I was right about the Iraq invasion when I stood against my US associates in our expatriate ward in Taiwan, and I’m still right. What happened 10 years ago is symptomatic of a voracious nation state who continues to be the engine room for an insatiable political economy that whirrs on, generating wealth for a paltry few at the expense of the vast majority.
What makes my rage all the more acute is the following;
• Despite the explicit theology of wealth threaded through our scriptural canon that condemns nations for vesting their entire interest in financial interest at the expense of the people.
• Despite the fact that we have a remarkable book that maps out magnificently the fate of a greedy and gluttonous nation state that rejects Christ’s explicit injunction to overturn the moneychangers tables.
• Despite the fact that Joseph Smith attempted an applied theology that addressed his fundamental concerns about material inequality.
• Despite the fact that the most serious of our sacred rites warns that Lucifer’s will work stealthily over time to purchase both power and influence because he is confident that it is a sure fire way to ruin a people.
• Despite the fact that the enemy of God has declared his desire to use his emissaries (the wicked in high places) to purchase the means to conquer our world through ideological and material power where he has in mind to rule with carnage and terror.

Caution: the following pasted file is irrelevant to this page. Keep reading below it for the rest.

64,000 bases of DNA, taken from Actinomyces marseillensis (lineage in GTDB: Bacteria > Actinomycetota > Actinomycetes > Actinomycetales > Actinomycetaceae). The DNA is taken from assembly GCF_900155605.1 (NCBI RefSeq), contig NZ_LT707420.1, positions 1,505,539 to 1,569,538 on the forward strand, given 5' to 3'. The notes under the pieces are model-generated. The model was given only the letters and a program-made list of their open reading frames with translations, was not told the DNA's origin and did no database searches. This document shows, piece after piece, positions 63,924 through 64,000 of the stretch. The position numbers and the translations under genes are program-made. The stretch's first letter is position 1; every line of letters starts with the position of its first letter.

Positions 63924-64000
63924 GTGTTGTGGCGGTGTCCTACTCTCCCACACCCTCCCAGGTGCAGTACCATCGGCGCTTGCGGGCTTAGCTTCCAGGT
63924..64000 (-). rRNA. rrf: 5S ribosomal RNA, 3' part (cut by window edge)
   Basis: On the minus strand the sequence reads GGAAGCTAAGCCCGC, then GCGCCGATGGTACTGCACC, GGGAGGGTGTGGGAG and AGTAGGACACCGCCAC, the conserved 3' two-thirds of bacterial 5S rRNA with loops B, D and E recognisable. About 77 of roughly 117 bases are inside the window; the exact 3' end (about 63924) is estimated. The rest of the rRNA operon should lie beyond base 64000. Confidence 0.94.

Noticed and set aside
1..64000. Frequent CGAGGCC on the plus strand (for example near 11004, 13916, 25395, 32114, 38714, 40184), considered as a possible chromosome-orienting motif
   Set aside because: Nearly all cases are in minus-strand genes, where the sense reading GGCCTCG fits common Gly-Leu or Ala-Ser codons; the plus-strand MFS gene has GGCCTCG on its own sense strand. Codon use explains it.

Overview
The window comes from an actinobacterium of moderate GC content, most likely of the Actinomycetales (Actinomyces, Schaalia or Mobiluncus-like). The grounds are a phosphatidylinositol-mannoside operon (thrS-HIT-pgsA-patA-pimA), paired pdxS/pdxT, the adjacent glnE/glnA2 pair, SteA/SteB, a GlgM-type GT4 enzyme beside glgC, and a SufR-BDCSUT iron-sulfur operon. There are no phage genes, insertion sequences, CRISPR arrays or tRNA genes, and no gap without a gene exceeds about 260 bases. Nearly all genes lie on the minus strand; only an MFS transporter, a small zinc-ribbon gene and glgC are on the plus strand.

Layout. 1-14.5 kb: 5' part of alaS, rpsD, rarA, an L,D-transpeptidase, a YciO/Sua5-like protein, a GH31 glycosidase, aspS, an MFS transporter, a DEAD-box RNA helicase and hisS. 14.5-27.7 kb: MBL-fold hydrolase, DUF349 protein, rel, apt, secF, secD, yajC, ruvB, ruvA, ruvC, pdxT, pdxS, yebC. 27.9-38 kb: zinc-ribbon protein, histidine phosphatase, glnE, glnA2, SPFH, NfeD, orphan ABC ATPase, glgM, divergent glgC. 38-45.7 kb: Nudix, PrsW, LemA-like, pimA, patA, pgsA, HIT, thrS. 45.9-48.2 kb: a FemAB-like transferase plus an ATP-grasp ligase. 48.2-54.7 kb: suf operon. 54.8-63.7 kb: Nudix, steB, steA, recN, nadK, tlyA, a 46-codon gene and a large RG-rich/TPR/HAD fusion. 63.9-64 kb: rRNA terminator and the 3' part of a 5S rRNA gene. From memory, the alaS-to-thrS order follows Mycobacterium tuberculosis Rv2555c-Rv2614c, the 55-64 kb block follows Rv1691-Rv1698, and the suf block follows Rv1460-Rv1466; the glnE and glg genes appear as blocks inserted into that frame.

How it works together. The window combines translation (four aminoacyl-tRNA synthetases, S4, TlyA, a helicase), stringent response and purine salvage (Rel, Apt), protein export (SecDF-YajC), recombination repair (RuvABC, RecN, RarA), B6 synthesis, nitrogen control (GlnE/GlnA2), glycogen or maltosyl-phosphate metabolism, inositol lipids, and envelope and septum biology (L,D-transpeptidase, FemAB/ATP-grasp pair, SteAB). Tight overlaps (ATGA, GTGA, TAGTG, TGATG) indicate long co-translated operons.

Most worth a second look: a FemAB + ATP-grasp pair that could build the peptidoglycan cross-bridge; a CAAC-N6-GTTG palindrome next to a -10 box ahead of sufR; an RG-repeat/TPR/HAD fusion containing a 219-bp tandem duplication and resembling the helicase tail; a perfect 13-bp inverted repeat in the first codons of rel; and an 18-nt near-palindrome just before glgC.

Despite all of this, like a cancer, cultural Mormonism’s outright rejection of these fundamental doctrines has become it’s own shameful religious hegemony. A cultural hegemony that draws our attention to nose piercings, coke drinking, gay marriage, swearing, and skirt length at the expense of broader and a more thorough exposition of the essential, and resounding message of the scriptures – the contest between Babylon and Zion.
As a people we are poverty stricken in our discourse. Our expressions of faith have been reduced to a vapid preoccupation with decorating our homes with kitsch LDS paraphernalia featuring Jesus as the white, smiling, bearded, children loving street preacher of our mythologies, rather than the brown outspoken, theological subversive, and divine radical that he really was.
And it will be this philosophical background that will inform my approach to the Gospel Doctrine lesson on ‘The Law of Consecration.’
So lets just say what it is. The Law of Consecration was an applied theological experiment. Joseph Smith saw that the church was suffering under the heavy burden of inequality, he took is concern to the Lord and came up with an inspired formula for reorganizing the material affairs of the people he lead. This meant the installation of a system where the Bishops played a central role in receiving and redistributing property. Not that this kind of arrangement is anything new. If one reads the Lord’s intent for ancient Israel one cannot help but notice that God’s economy is one in which private wealth is institutionally consecrated for the common good. The litmus test for living according to the law of God is not the accumulation of massive wealth and the aggrandizement of the exceptional, but rather the conditions in which there is literally no poverty, and no class system. It would appear that God’s economy (in the very few examples of success we have available to us) brings about a state of blessed peace and happiness.